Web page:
Looking at the P&L for 2019. We are forecasting an adjusted gross margin ratio of above 82.5%. This profile reflects a year-over-year benefit of HUMIRA royalty reduction, as well as the impact of partnership accounting. We are forecasting R&D expense of approximately 15.5% of sales, reflecting funding actions supporting all stages of our pipeline. We are forecasting SG&A to be approximately 20.5% of sales in support of five major product or indication launches. For 2019, we e are forecasting an operating margin ratio of just above 46.5%, roughly 200 basis points above prior year, inclusive of the required investment on our new product launches. We expect net interest expense approaching $1.3 billion, and we model a non-GAAP tax rate, just above our full-year rate in 2018.
Regarding our first quarter outlook, we expect adjusted earnings per share between $2.05 and $2.07, excluding approximately $0.31 of specified items. We anticipate first quarter revenue of approximately $7.7 billion. At current rates, we would expect foreign exchange to have an unfavorable impact on reported sales growth of approximately 2% in the first quarter. For U.S. HUMIRA, we expect sales of approximately $3.2 billion; we expect international HUMIRA sales of approximately $1.2 billion, assuming current exchange rates. And for IMBRUVICA, we expect sales of approximately $1 billion.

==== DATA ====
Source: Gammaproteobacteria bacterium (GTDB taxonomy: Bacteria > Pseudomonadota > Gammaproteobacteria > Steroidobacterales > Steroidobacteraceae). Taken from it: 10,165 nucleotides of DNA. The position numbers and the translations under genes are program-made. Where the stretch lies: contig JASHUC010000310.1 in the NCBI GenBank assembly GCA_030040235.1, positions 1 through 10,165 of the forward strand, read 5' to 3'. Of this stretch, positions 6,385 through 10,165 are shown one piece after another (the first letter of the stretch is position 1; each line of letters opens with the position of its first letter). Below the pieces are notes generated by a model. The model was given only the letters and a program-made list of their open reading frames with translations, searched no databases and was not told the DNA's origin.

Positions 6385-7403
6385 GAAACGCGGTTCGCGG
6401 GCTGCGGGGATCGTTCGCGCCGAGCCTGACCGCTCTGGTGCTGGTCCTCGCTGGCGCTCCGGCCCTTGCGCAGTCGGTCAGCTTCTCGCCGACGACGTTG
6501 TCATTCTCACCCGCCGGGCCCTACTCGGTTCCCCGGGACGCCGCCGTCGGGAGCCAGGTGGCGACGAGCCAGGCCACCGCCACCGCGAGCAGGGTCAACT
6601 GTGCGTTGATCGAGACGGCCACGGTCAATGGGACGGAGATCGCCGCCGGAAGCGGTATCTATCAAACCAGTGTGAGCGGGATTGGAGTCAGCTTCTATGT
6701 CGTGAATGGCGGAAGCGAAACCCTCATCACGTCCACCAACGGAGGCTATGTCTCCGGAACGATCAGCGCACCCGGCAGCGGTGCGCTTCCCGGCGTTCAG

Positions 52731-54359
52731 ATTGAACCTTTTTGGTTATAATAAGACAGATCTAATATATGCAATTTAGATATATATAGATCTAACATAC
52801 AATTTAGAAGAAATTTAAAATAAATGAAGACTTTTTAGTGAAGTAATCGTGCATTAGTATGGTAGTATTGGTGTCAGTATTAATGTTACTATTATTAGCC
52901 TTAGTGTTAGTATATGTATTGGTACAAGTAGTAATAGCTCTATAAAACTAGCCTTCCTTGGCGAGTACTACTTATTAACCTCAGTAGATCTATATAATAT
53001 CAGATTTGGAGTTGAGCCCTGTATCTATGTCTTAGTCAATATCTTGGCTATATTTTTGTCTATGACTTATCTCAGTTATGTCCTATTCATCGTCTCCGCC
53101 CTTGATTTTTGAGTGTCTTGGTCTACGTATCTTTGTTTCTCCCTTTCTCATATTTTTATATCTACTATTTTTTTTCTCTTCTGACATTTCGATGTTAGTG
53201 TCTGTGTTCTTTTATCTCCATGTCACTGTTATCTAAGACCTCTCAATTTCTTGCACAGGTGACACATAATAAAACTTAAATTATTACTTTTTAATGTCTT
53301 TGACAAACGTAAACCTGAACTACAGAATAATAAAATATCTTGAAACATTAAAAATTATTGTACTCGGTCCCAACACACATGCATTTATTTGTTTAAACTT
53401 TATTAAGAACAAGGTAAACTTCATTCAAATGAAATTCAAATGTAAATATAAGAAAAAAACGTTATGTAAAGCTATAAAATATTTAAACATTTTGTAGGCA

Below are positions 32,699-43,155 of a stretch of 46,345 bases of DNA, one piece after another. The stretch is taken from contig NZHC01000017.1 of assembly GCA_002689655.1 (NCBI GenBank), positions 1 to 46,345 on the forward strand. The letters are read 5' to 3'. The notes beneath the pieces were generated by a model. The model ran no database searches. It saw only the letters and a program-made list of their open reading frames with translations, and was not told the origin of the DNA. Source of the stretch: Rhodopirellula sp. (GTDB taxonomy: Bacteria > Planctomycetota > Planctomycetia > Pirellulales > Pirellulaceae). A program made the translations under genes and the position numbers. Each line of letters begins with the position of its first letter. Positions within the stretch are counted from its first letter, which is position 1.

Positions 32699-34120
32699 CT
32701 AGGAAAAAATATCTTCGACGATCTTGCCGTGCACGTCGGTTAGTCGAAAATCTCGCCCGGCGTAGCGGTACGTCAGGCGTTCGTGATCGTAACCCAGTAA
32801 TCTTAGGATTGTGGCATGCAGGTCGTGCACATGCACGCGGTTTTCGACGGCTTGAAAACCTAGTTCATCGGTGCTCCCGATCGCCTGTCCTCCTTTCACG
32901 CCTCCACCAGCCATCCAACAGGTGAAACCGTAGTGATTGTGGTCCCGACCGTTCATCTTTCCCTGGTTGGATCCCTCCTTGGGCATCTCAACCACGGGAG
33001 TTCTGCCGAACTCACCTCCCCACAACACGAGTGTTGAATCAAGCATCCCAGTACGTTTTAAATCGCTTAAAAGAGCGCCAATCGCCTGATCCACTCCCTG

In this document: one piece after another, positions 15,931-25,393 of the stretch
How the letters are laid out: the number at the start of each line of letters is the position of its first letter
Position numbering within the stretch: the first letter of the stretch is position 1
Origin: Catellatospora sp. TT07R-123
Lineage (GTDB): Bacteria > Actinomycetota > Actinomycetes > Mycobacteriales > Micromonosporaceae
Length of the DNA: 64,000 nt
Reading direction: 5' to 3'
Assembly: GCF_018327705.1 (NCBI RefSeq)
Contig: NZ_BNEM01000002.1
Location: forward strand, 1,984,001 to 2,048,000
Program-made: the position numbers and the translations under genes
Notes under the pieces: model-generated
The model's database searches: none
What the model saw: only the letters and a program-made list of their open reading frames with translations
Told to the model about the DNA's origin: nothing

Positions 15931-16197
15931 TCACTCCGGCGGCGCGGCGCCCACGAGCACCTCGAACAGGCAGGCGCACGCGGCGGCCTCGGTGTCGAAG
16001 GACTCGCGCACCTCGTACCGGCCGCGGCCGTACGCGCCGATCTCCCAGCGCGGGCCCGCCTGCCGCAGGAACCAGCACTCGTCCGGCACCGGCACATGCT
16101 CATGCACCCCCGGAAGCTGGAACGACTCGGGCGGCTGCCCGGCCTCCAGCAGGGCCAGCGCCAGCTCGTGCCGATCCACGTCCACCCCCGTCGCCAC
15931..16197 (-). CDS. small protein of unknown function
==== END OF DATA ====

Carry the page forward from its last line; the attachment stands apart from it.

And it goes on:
Moving now to the P&L for the first quarter, we are forecasting an adjusted gross margin ratio in line with full-year guidance and spending levels slightly favorable relative to the full-year profile due to investment timing. We expect an adjusted tax rate, just below 8% in the first quarter, lower than our expected full year rate, reflecting the fact that the tax impact of equity compensation is most pronounced in the first quarter of each year.
In summary, AbbVie has once again delivered an excellent quarter and full-year results. We’ve driven top tier revenue and EPS growth while also advancing our strategic priorities and our pipeline. And our strong growth prospects have enabled us to position the business for yet another year of double-digit earnings growth in 2019, despite biosimilar dynamics and the required investments to support several major product and indication launches. We are very pleased with AbbVie’s strong performance.
And with that, I'll turn the call back over to Liz.
Thanks, Bill. We’ll now open the call for questions. Operator, first question, please?
[Operator Instructions] Our first question today is from Steve Scala from Cowen.